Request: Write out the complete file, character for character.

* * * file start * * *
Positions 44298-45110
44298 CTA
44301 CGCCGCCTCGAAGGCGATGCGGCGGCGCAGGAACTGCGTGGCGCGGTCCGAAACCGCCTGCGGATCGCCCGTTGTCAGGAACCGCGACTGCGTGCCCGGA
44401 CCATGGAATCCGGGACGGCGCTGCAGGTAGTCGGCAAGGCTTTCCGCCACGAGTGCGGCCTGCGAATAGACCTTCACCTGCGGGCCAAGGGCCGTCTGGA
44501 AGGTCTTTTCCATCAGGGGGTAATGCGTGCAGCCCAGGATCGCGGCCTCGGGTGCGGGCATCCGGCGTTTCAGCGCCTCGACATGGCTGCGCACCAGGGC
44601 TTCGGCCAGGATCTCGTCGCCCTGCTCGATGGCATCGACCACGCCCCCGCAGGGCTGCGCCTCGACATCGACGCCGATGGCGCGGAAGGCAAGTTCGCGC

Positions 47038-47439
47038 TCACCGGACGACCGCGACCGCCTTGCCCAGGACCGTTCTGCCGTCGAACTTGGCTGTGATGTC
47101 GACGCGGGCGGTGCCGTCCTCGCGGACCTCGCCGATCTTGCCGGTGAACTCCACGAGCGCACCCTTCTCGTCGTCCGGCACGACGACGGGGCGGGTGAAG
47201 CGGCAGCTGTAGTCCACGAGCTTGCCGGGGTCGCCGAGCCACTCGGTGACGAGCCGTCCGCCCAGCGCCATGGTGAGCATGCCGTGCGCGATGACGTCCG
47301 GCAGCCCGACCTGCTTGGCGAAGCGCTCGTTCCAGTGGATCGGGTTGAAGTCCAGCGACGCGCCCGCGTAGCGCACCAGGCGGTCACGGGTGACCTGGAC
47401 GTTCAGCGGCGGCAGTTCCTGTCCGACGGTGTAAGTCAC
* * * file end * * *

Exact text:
Positions 44298-45110
44298 CTA
44301 CGCCGCCTCGAAGGCGATGCGGCGGCGCAGGAACTGCGTGGCGCGGTCCGAAACCGCCTGCGGATCGCCCGTTGTCAGGAACCGCGACTGCGTGCCCGGA
44401 CCATGGAATCCGGGACGGCGCTGCAGGTAGTCGGCAAGGCTTTCCGCCACGAGTGCGGCCTGCGAATAGACCTTCACCTGCGGGCCAAGGGCCGTCTGGA
44501 AGGTCTTTTCCATCAGGGGGTAATGCGTGCAGCCCAGGATCGCGGCCTCGGGTGCGGGCATCCGGCGTTTCAGCGCCTCGACATGGCTGCGCACCAGGGC
44601 TTCGGCCAGGATCTCGTCGCCCTGCTCGATGGCATCGACCACGCCCCCGCAGGGCTGCGCCTCGACATCGACGCCGATGGCGCGGAAGGCAAGTTCGCGC

Positions 47038-47439
47038 TCACCGGACGACCGCGACCGCCTTGCCCAGGACCGTTCTGCCGTCGAACTTGGCTGTGATGTC
47101 GACGCGGGCGGTGCCGTCCTCGCGGACCTCGCCGATCTTGCCGGTGAACTCCACGAGCGCACCCTTCTCGTCGTCCGGCACGACGACGGGGCGGGTGAAG
47201 CGGCAGCTGTAGTCCACGAGCTTGCCGGGGTCGCCGAGCCACTCGGTGACGAGCCGTCCGCCCAGCGCCATGGTGAGCATGCCGTGCGCGATGACGTCCG
47301 GCAGCCCGACCTGCTTGGCGAAGCGCTCGTTCCAGTGGATCGGGTTGAAGTCCAGCGACGCGCCCGCGTAGCGCACCAGGCGGTCACGGGTGACCTGGAC
47401 GTTCAGCGGCGGCAGTTCCTGTCCGACGGTGTAAGTCAC